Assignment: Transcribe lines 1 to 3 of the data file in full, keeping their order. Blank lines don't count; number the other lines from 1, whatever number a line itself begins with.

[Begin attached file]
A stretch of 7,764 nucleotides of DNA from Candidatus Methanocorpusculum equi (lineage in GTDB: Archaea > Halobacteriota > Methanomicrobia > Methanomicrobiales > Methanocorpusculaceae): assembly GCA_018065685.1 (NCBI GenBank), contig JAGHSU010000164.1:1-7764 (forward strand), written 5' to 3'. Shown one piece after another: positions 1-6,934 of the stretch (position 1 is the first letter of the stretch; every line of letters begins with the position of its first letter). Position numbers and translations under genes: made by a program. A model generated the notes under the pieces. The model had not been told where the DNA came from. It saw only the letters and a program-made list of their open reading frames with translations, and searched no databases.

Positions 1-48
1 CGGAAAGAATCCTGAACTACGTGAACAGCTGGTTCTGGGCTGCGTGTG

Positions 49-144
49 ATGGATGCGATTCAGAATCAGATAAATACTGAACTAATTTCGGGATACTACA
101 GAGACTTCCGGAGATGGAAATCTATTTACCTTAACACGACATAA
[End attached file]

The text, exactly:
A stretch of 7,764 nucleotides of DNA from Candidatus Methanocorpusculum equi (lineage in GTDB: Archaea > Halobacteriota > Methanomicrobia > Methanomicrobiales > Methanocorpusculaceae): assembly GCA_018065685.1 (NCBI GenBank), contig JAGHSU010000164.1:1-7764 (forward strand), written 5' to 3'. Shown one piece after another: positions 1-6,934 of the stretch (position 1 is the first letter of the stretch; every line of letters begins with the position of its first letter). Position numbers and translations under genes: made by a program. A model generated the notes under the pieces. The model had not been told where the DNA came from. It saw only the letters and a program-made list of their open reading frames with translations, and searched no databases.

Positions 1-48
1 CGGAAAGAATCCTGAACTACGTGAACAGCTGGTTCTGGGCTGCGTGTG